Prior to [the time this suit was filed], [Defendant] at any one time had
retained only the then current version of PC-Fund's source code. Under that
procedure, as the program was revised, previous versions were destroyed.
[Defendant] continued this practice until September 1987, long after
commencement of this lawsuit. The record indicates that such a practice is
commonly followed in the industry, for legitimate reasons, and is not inherently
wrongful. However, it is not the general propriety of the practice that is at
The court found that the duty to preserve the source code versions actually arose before filing of
suit, when the defendant knew or should have known that the plaintiff claimed infringement.
The case illustrates application of severe sanctions when central evidence is destroyed in the
context of a dispute.
An unpublished Tenth Circuit case, Jordan F. Miller Corp. v. Mid-Continent Aircraft
Serv., Inc.,55 determined that the sanction of dismissal would be imposed under the court's
inherent authority where evidence was discarded before the case was filed. While noting that
"bad faith" was necessary to support an inference that destroyed evidence was unfavorable, the
court relied on cases holding that bad faith was not necessary to support exclusion of evidence or
even dismissal.56The court held that two factors were of most importance in the imposition of
sanctions for spoliation under a court's inherent power.
When deciding whether to sanction a party for the spoliation of evidence,
courts have considered a variety of factors, two of which generally carry the most
weight: (1) the degree of culpability of the party who lost or destroyed the
evidence, and (2) the degree of actual prejudice to the other party.57
Miller cited another opinion58 which enumerated factors to be considered in imposing
- whether the prejudice can be cured;
- the practical importance of the evidence;
- amount of interference with judicial process;
- good faith or bad faith;
- the potential for abuse; and
- if dismissal is considered, whether party was warned of possibility of dismissal for
noncompliance with discovery, and efficacy of lesser sanction than dismissal.
In addition to the foregoing, a court might also consider any other statutory, regulatory or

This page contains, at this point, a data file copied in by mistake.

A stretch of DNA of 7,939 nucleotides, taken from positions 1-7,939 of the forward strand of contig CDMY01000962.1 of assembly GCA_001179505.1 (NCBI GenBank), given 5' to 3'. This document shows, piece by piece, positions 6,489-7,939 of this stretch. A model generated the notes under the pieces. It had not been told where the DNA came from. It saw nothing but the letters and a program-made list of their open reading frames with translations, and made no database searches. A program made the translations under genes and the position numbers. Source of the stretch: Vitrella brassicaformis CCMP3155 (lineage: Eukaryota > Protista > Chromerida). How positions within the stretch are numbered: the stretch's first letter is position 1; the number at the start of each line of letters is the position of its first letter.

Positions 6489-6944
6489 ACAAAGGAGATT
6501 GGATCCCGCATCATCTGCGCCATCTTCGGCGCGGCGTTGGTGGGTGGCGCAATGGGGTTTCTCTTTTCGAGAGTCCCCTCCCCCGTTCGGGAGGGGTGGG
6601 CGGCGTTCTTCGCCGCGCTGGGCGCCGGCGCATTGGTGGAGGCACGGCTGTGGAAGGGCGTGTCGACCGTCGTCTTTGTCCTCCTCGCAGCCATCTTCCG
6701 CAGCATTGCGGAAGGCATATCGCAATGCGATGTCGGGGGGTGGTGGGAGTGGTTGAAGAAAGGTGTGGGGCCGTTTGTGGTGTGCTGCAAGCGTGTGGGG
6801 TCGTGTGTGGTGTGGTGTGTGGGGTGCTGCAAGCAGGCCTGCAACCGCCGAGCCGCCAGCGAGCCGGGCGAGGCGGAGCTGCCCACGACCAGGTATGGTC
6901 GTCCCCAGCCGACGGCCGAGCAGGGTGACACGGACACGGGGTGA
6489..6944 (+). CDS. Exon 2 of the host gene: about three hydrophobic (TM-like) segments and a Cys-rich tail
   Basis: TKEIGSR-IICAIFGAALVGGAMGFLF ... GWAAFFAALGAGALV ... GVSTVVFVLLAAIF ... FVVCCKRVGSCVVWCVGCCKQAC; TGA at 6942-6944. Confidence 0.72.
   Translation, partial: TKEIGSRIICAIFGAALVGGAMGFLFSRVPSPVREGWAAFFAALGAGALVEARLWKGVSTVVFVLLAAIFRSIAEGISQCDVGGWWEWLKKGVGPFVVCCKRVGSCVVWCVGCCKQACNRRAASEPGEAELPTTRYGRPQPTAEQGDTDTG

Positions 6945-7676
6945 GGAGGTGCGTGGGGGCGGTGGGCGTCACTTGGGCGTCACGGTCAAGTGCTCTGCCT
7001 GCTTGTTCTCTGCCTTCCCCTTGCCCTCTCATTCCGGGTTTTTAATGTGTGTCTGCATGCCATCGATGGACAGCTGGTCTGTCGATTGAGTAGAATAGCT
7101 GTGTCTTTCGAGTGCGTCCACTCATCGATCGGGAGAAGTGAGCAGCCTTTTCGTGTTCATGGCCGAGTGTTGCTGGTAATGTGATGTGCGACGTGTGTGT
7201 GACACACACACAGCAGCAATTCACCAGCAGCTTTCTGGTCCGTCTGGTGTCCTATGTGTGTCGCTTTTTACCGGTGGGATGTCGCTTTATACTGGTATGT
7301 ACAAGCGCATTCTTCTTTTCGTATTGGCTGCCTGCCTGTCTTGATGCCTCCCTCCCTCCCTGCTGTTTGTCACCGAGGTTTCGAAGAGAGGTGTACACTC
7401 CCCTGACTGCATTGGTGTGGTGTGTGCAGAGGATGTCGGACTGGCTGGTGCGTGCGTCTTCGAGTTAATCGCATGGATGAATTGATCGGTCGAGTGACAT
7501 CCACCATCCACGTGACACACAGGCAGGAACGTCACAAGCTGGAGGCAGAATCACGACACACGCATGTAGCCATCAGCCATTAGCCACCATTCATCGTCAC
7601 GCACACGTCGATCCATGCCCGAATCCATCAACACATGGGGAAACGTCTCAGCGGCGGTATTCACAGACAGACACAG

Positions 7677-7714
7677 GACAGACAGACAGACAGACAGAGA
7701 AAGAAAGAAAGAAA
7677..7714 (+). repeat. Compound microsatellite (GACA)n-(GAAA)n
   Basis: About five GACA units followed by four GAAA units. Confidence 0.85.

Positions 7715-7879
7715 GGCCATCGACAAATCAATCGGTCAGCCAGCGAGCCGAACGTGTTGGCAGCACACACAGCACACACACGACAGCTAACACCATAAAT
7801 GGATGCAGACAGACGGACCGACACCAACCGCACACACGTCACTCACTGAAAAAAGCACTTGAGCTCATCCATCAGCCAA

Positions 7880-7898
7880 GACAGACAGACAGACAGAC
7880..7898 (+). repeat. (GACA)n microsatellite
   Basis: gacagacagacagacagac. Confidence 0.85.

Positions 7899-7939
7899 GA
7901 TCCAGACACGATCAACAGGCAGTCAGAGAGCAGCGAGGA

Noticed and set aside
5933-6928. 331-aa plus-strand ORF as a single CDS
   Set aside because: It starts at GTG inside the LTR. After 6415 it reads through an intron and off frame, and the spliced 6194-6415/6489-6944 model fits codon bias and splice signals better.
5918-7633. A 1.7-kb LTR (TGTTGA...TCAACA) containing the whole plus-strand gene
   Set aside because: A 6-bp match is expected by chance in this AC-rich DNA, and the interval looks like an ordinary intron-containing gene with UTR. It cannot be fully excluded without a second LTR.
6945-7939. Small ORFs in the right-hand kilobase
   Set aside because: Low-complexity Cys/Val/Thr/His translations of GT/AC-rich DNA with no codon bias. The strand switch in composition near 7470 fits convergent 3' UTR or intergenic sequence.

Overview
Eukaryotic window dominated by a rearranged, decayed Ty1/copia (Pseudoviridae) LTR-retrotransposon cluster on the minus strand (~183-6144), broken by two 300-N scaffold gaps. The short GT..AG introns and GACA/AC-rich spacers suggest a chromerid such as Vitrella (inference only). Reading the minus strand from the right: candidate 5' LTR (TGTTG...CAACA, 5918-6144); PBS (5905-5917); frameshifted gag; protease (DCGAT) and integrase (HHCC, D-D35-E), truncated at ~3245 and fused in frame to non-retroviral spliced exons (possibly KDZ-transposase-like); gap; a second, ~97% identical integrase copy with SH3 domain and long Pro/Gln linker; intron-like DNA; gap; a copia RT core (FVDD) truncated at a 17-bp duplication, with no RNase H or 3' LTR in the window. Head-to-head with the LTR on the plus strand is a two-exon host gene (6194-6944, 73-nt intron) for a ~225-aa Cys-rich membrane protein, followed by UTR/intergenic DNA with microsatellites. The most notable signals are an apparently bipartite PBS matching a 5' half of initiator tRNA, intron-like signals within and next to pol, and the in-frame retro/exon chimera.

self-imposed duties a party might have to retain evidence, and whether a party's retention
practice is reasonable in light of potential claims and third party interests.
Plaintiffs' Allegations of Spoliation
Plaintiff makes allegations of spoliation as to many different items. Because the remedies
for spoliation are so fact sensitive, the allegations must be examined separately. Gateway offers
no explanation of the unavailability of these items. Their absence is puzzling because some
similar items are available.
Copies of Letters to Suppliers. Gateway admits that it does not have and has not
produced two of the letters it sent to suppliers on June 26, 2000.59 But Gateway has produced
three others, which Gateway says are essentially identical to the missing letters and has named all
five of the recipients.60Further supporting its claim of lack of prejudice to Adams, Gateway
alleges that the letters did not violate the non-disclosure agreement61 so that the absence is not
legally significant. Adams does not respond to these arguments.62
Two computers used in San Diego. Again, Gateway admits that it does not have two of
the computers present at the February 26, 2000, San Diego meeting. Gateway claims Adams
delayed inspection of the four computers which were made available and that Gateway has
provided identical motherboards in lieu of the two missing computers.63While Adams claims
the missing computers (along with the test utilities discussed below) are "the proverbial
`smoking guns' in this litigation" and "will demonstrate beyond a reasonable doubt that Gateway
infringed Dr. Adams' patented Detector and Solution,"64 the magistrate judge has found no
factual support for this assertion.
E-mails. Adams' motion also points out that Gateway is unable to come up with two e-
mails generated in June and August 2000.65 These e-mails are referred to in e-mails which
Gateway has produced.66
A June 13, 2000 e-mail67 contains a reference to an e-mail Thomas (GT) Stepp, a
Gateway engineer,68 sent the prior week to Steven Chen and Charles Chiang at MSI,69
These questions from the June
13 e-mail appear to repeat the missing e-mail's inquiries about the origin and nature of the
An August 4, 2000, e-mail from Chris Wetzel, a Gateway Product Manager, to various
Gateway and MSI employees, asks the recipients to "[r]efer to the email from GT Stepp